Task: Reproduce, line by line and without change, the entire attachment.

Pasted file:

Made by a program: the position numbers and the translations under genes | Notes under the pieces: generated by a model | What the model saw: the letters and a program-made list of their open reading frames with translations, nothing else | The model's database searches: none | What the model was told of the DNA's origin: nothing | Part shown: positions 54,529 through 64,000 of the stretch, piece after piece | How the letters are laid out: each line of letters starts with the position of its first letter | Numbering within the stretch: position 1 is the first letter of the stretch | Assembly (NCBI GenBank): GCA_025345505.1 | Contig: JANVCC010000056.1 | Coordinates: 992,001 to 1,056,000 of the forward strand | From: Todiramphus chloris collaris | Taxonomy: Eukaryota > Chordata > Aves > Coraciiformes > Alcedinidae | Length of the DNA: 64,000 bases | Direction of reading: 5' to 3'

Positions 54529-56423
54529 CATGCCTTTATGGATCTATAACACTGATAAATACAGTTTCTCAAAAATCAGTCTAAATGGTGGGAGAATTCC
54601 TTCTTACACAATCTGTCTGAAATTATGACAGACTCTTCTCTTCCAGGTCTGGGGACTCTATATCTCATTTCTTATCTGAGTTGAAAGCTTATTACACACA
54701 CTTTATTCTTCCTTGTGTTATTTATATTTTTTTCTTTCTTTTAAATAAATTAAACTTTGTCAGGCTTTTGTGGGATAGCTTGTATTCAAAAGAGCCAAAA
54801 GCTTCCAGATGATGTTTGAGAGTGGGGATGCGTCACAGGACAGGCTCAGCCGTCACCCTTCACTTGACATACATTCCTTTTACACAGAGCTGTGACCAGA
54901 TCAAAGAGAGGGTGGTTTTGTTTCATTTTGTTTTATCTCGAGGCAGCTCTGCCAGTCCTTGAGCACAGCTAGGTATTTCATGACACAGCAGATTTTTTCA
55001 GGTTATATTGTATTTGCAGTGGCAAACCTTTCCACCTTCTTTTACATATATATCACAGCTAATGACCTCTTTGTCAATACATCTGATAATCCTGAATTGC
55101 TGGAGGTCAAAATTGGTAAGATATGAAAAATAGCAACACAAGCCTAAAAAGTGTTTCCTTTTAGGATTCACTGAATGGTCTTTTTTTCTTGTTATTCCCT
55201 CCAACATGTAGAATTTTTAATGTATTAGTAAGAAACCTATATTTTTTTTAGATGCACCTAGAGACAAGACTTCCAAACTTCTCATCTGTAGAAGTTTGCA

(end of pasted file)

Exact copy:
Made by a program: the position numbers and the translations under genes | Notes under the pieces: generated by a model | What the model saw: the letters and a program-made list of their open reading frames with translations, nothing else | The model's database searches: none | What the model was told of the DNA's origin: nothing | Part shown: positions 54,529 through 64,000 of the stretch, piece after piece | How the letters are laid out: each line of letters starts with the position of its first letter | Numbering within the stretch: position 1 is the first letter of the stretch | Assembly (NCBI GenBank): GCA_025345505.1 | Contig: JANVCC010000056.1 | Coordinates: 992,001 to 1,056,000 of the forward strand | From: Todiramphus chloris collaris | Taxonomy: Eukaryota > Chordata > Aves > Coraciiformes > Alcedinidae | Length of the DNA: 64,000 bases | Direction of reading: 5' to 3'

Positions 54529-56423
54529 CATGCCTTTATGGATCTATAACACTGATAAATACAGTTTCTCAAAAATCAGTCTAAATGGTGGGAGAATTCC
54601 TTCTTACACAATCTGTCTGAAATTATGACAGACTCTTCTCTTCCAGGTCTGGGGACTCTATATCTCATTTCTTATCTGAGTTGAAAGCTTATTACACACA
54701 CTTTATTCTTCCTTGTGTTATTTATATTTTTTTCTTTCTTTTAAATAAATTAAACTTTGTCAGGCTTTTGTGGGATAGCTTGTATTCAAAAGAGCCAAAA
54801 GCTTCCAGATGATGTTTGAGAGTGGGGATGCGTCACAGGACAGGCTCAGCCGTCACCCTTCACTTGACATACATTCCTTTTACACAGAGCTGTGACCAGA
54901 TCAAAGAGAGGGTGGTTTTGTTTCATTTTGTTTTATCTCGAGGCAGCTCTGCCAGTCCTTGAGCACAGCTAGGTATTTCATGACACAGCAGATTTTTTCA
55001 GGTTATATTGTATTTGCAGTGGCAAACCTTTCCACCTTCTTTTACATATATATCACAGCTAATGACCTCTTTGTCAATACATCTGATAATCCTGAATTGC
55101 TGGAGGTCAAAATTGGTAAGATATGAAAAATAGCAACACAAGCCTAAAAAGTGTTTCCTTTTAGGATTCACTGAATGGTCTTTTTTTCTTGTTATTCCCT
55201 CCAACATGTAGAATTTTTAATGTATTAGTAAGAAACCTATATTTTTTTTAGATGCACCTAGAGACAAGACTTCCAAACTTCTCATCTGTAGAAGTTTGCA